5. Tiffany

    In 2004, the power went out in the office and a colleague asked me what I wanted to be doing in ten years.

    It’s 2015 and here I am, doing exactly what I described.

    Amazing Success! By 2025, I will have visited all of the continents except Antarctica. I will have visited at least five national parks that I have not seen as of today. I hope to have traveled across Canada in some sort of wheeled vehicle. I will have maintained strong relationships with my career mentors, and I will mentor or have mentored young educators myself.

    Mediocrity means surrendering to fear, sacrificing relationships for a paycheck, and (in my opinion) staying in one place. I haven’t succumbed yet, and I don’t plan to.

  6. bert shensky

    if you start the day with Sheryl Sandberg’s question ” what would you do if you weren’t afraid ” the future becomes a lot more exciting . It won’t be the same because we are continuously bombarded with change: :
    Similarly Wayne Gretzky says , ” You miss 100% of the shots you don’t take.”

    oil prices , race relations, the internet , foreign affairs, layoffs , family excitement and change to name a few current ones . Learning flexibility , adaptation and acceptance can go a long way in changing the what seems inevitable .Y
    .

  7. YOHAMI

    1) 10 Years Amazing Success:

    A billion dollars in savings, leading different teams, creating my own products.

    2) 10 Years Mediocre Life:

    A million dollars in savings, breaking my back to help other people get rich.

  8. Genevieve

    I am 10 years out of college, with 2 beautiful children and a mediocre career. In fact, I just got passed up for a dream job that would have gotten my family on track (though I’d rather be home with my children, we aren’t there yet). Working on Zero 2 Launch with my husband right now, but it is hard! I wish I had started all of this 10 years ago, for sure.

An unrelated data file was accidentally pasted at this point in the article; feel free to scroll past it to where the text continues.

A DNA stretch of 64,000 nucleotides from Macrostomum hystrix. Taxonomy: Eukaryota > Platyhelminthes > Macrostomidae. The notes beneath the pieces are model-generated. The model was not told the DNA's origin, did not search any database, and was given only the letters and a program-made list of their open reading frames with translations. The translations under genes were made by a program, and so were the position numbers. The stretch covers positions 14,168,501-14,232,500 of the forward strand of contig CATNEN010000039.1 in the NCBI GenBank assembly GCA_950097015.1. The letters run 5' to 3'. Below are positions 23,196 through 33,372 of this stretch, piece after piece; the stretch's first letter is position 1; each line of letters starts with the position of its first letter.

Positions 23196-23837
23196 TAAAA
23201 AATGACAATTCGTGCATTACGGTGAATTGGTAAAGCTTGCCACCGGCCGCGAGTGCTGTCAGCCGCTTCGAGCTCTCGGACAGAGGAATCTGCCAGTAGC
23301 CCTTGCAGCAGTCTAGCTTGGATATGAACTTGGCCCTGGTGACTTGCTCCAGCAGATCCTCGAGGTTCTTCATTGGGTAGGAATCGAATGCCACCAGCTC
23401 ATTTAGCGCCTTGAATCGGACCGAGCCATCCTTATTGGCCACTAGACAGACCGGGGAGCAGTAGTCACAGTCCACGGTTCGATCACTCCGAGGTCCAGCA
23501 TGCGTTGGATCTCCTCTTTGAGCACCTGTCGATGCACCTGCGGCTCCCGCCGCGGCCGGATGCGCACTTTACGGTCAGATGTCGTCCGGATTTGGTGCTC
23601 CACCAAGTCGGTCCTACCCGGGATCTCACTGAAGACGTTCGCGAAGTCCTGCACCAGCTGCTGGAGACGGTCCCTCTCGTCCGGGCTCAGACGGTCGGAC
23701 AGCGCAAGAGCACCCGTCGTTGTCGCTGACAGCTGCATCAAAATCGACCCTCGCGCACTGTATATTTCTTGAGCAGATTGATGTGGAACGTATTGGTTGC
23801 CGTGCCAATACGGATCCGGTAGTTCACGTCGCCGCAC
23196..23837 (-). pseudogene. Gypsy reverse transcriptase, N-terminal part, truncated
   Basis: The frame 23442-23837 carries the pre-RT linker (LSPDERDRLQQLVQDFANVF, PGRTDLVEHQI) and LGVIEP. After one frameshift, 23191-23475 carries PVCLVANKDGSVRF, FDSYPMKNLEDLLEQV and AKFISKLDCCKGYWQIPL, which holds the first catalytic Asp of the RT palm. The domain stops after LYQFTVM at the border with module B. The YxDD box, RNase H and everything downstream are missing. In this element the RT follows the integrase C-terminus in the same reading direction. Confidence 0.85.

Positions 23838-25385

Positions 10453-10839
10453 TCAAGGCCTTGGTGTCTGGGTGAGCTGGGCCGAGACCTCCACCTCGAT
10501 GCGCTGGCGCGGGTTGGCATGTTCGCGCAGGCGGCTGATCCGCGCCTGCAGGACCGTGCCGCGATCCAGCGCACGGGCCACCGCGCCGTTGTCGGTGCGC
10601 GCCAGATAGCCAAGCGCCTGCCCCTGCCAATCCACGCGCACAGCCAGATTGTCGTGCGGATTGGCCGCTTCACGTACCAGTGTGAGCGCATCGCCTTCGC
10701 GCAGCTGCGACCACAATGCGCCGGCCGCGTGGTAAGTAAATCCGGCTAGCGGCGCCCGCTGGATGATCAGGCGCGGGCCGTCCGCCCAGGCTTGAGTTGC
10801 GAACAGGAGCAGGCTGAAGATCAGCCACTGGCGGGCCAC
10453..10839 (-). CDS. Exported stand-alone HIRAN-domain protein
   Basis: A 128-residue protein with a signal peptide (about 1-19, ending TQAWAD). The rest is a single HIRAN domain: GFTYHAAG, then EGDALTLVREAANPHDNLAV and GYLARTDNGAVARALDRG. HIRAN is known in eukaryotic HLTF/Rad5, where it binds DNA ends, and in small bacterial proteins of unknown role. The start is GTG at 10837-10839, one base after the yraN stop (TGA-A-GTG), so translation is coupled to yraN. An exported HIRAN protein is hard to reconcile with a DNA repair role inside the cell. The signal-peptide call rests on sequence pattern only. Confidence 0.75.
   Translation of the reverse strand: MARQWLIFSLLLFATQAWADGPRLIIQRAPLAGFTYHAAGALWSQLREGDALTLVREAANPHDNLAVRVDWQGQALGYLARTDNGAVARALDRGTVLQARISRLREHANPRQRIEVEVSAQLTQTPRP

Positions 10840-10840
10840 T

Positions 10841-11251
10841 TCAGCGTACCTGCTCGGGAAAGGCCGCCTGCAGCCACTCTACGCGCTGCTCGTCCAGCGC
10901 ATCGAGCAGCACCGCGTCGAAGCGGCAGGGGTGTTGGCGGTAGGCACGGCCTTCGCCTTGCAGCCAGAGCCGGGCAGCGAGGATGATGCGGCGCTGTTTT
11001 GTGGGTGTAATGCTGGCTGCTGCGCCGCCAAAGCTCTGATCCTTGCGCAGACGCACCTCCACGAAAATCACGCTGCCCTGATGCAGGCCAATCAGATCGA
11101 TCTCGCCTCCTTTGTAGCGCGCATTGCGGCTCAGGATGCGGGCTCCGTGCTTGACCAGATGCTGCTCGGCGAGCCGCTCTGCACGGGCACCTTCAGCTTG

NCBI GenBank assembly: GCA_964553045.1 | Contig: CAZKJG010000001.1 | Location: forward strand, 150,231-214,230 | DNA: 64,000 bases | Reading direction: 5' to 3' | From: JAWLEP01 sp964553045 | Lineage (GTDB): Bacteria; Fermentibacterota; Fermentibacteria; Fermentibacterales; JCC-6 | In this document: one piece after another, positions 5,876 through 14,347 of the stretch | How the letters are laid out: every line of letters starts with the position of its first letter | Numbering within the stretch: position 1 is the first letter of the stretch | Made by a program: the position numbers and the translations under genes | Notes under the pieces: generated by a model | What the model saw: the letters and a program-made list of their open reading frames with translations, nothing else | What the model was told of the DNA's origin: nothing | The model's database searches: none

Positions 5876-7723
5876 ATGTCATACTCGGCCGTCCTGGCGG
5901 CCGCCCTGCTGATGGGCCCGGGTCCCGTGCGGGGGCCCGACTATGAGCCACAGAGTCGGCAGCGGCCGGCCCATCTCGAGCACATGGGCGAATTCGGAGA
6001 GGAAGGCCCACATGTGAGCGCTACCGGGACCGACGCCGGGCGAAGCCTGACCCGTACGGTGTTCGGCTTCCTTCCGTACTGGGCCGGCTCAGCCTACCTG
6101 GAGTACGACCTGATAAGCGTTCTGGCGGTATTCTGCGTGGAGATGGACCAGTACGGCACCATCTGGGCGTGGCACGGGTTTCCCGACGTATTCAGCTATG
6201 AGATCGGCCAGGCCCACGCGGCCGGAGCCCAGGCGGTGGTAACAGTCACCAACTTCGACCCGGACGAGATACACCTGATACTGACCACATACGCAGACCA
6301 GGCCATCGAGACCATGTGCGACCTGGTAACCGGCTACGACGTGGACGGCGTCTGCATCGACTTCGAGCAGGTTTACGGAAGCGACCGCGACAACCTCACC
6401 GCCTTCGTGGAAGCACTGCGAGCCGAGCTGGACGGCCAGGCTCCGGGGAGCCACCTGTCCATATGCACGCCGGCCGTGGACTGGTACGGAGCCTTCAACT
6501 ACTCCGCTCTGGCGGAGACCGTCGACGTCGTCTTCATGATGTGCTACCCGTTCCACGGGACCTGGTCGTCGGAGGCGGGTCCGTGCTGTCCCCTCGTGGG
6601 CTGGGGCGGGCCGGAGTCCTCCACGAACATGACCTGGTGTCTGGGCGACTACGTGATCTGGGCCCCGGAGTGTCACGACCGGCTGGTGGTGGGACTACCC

• Raghav

      We start from where we are Genevieve. It’s great that you decided to take action and join ZTL. The life of more begins from today. Keep at it!

  9. Aman

    10 years Amazing Success

    Not just working at a job but creating something that could leave a lasting difference in someone else’s life. Learning how to create massive value in the market place. Growing spiritually, mentally, physically, emotionally. Being financially free.

    10 years Mediocre life
    Having little to no progress. Settling and abandoning my goals. Passing the time through mindless entertainment. Being average. Having more excuses than results. Being overweight and alone.

  10. An

    amazing success:
    Have a platform with honest writing, some books, some videos, email subscribers, interviews, YouTube channel, etc.
    Be an insights professional for a forward-thinking market research firm
    Be working on causes and topics that are important to me, like help for gifted individuals with chronic illness, gifted education, internalized discrimination in chronic illness, fraud in certain illnesses
    Basically be part of a larger dialogue, in an increasing way

  11. Dave

    Ok first off, I’m going to say that this post made me feel very uncomfortable. I realized that while I totally respect people’s choices (or lack of choices) in life, I seriously do not want to be “normal.”